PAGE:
GA: For me it always depends. Sometimes I just start to fiddle around with a sample and build up a whole track from that, without knowing where it’s gonna go. But there’s also times when I know I want to make a certain kind of track or beat. When Max and I were working on our album together we had the tracklist and knew what each song should sound like before we even had the music. That was a quite radical and limiting way of working, but in a totally good way. It really forces you to focus.
Do you like to have a particular context or destination in mind before you make music?
MG: with the ninja project we had an idea in the head before making the first sound but usually I like to surprise myself just as much.
Are there any places you go to reset your mental hardware, in between studio time?
MG: My bed haha, my Mum’s place or the cinema with my girlfriend. Nothing crazy.
GA: I just recently picked up on my studies at university again. I think this is a great way to get new input and also to get away from this whole music thing as it sometimes tends to get a bit dull to only talk about music and DJing and all that.
Once you’re in the right headspace, do you follow a specific process you go through when building a track?
MG: Not at all. I guess there is not a perfect way to start and it also depends on whether you have a sample you want to build on or create something from scratch.
GA: Not really. I still don’t feel like a professional musician so it’s always kind of a trial and error process to be honest. Whatever works out best.
A lot of your records enjoy the play-off between sample and machine, do you enjoy using the same equipment each time you make a track or do you like to change it up as much as you can?
MG: There is only so much we have in the studio so we ended up using the MS20 and the Reel to Reel in almost every track. Usually I use the MPC for the drums, so that’s one I have used in almost every track in the past year. I think music can be made with whatever you have so I don’t have a favourite combination of gear or anything like that.
GA: I often really get into one piece of gear and use it intensely for a good period of time until I get really bored of it, or when I feel like I’ve pulled out everything I could from it. It happened like that with the Microkorg for example. I used it for almost everything on every track of mine for more than a year until I decided to sell it. Same with my Roland JX-8P or the SP 404.
How often do you record your own samples, if at all?
MG: Pretty often I guess. I often recorded Rhodes, bass and added some drums and then I would sample my own track. I also love to remix an old project and try something very different with the same certain parts.
GA: It’s both worlds really. We do a lot of percussion and drum recording using weird stuff like bottles filled with sand or rattling with keys or whatever, but also using standard drum kits a lot.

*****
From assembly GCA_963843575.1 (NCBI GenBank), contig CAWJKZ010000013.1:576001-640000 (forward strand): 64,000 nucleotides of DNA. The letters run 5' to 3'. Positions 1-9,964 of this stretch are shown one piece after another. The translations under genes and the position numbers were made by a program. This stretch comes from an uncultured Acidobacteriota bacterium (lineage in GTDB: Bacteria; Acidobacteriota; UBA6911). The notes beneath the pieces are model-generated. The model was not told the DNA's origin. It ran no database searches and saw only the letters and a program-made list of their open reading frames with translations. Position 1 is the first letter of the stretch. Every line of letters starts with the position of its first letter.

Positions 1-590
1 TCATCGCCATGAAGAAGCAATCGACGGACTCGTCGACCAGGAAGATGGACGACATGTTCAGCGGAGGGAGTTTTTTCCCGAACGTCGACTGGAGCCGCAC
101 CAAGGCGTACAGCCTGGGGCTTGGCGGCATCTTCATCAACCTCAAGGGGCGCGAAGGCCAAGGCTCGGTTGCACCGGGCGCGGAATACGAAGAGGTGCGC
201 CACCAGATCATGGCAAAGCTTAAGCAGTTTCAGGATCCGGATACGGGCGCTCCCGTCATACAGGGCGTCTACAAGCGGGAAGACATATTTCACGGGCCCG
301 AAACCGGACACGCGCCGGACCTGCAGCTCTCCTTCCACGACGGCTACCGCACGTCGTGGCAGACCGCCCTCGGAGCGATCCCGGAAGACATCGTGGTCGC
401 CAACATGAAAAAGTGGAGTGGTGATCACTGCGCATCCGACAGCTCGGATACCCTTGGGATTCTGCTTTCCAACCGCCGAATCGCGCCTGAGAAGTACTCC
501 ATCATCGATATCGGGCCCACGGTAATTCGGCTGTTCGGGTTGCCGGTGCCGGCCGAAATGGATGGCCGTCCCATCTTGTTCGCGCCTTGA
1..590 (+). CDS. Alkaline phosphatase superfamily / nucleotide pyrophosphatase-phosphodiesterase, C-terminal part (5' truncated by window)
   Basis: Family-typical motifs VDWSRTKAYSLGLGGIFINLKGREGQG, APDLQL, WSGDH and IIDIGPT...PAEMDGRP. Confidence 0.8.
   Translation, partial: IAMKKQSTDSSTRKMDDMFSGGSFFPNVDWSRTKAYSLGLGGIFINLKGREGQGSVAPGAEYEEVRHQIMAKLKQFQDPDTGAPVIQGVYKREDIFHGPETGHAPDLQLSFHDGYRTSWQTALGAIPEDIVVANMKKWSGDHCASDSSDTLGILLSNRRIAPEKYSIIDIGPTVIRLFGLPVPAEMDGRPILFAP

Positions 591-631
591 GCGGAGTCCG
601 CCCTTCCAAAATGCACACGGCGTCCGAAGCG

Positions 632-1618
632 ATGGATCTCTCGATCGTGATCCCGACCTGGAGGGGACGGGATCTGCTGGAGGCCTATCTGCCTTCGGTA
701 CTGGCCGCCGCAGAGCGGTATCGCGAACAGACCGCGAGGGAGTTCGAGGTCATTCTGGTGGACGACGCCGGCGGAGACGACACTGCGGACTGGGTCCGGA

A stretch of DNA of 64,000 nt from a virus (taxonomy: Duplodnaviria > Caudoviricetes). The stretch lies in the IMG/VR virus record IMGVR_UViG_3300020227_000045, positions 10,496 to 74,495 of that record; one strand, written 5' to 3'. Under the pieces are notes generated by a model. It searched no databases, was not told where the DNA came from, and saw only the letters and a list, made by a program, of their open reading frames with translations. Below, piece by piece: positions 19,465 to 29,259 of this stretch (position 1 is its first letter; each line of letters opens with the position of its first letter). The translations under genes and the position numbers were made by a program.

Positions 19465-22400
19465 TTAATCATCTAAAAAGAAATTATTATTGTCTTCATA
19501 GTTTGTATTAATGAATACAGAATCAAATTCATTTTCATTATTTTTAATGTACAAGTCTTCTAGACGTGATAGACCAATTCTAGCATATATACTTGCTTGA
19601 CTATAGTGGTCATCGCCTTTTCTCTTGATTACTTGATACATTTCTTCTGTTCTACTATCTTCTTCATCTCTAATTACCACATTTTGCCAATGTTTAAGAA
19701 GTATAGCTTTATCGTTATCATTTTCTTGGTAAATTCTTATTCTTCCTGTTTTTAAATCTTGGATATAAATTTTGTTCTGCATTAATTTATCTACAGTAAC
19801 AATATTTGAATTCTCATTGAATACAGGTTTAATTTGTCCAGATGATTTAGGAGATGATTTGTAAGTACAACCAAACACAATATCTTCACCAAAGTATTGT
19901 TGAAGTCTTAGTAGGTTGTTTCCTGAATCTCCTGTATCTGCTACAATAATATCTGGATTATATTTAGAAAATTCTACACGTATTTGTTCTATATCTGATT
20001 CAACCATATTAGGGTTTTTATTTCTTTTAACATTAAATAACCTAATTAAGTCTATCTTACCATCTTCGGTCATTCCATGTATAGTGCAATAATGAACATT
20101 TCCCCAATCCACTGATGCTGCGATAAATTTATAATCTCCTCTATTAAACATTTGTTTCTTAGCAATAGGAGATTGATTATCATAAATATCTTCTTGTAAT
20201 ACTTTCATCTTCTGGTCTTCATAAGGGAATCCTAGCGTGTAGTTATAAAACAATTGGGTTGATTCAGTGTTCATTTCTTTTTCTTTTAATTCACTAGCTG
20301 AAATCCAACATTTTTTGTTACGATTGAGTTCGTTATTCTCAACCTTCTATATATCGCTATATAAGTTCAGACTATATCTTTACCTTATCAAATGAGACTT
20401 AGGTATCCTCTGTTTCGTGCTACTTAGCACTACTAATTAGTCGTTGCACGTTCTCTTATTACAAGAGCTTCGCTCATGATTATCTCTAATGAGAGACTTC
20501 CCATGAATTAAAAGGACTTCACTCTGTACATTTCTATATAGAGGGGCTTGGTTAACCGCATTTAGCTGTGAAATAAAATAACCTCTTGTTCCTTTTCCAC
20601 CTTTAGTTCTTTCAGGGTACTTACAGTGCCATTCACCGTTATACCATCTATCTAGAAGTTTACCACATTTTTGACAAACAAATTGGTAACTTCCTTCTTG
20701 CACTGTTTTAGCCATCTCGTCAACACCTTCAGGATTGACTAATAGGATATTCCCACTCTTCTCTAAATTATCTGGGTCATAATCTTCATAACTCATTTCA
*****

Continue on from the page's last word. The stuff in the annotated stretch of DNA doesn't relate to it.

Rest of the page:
When it comes to mixing and post-production, are there any routines that you go through, software wise?
MG: For the Ninja stuff we did the mixing in Logic because it’s pretty good for final mixdown results. I usually try to leave some headroom for mastering but often I also just didn’t really care and the result was sometimes just as good. I think this perfectionism in audio engineering is rather unnecessary.
GA: Crank up the limiter as far as possible haha.
Speaking of Ninja Tune, how did your release with them come about? Big step up for you both!
MG: After the Scruff remix I was asked to do, we stayed in contact and at some point we just talked about releasing something with them.
GA: Well, they simply asked us, as simple as that haha. Max and I both had a Solid Steel mix before. Max had already done a remix for Mr Scruff and I was in contact with Alex Patchwork who at that time was also working for Brownswood and signed a track of mine for a Brownswood compilation. He then started working at Ninja Tunes (I hope I’m giving the right information here right now). So yeah, I guess the guys already had us in the loop.
For people with primitive bedroom set-ups (like me!), what piece of advice would you give for making the first step to more serious music production?
MG: just do what you want I guess. Learn for yourself what works best and don’t watch Youtube tutorials on production technics haha.
GA: Totally the wrong guys you’re asking here haha! We both still use very very primitive audio setups ourselves. I guess a major step for me was buying monitor speakers though. Other than that it’s trial and error most of the time 🙂
And finally, beyond your Ninja Tune release, what’s on the horizon? Anything coming up with solo/collaborative projects and Money $ex Records? Any plans to follow in Max’s footsteps and start a Glenn Astro live band?
MG: We got a lot lined up for Money $ex. Stuff my Dad did, with a little bit of bass and keys from myself. Heaps of EPs from the likes of Kickflip Mike, Christopher Rau, Twit One and Knowsum, a psychedelic project by Hubert Daviz. Kon and I have finished a whole album for ninja (not sure if we can announce that yet!?) and of course my band project:)
GA: Well, not really planning any live stuff at the moment, but we’ll see. Definitely looking forward continuing the M$ label, there’s a lot of exciting stuff coming after Max’s band album as well. I guess I’ll do some solo stuff again, but not sure when. Kinda slowing down on the remixes at the moment too. Maybe a good thing to give people time to digest all that stuff that’s already out and also still is to come out.
Photos shot by Chrissy Fahrenbruch.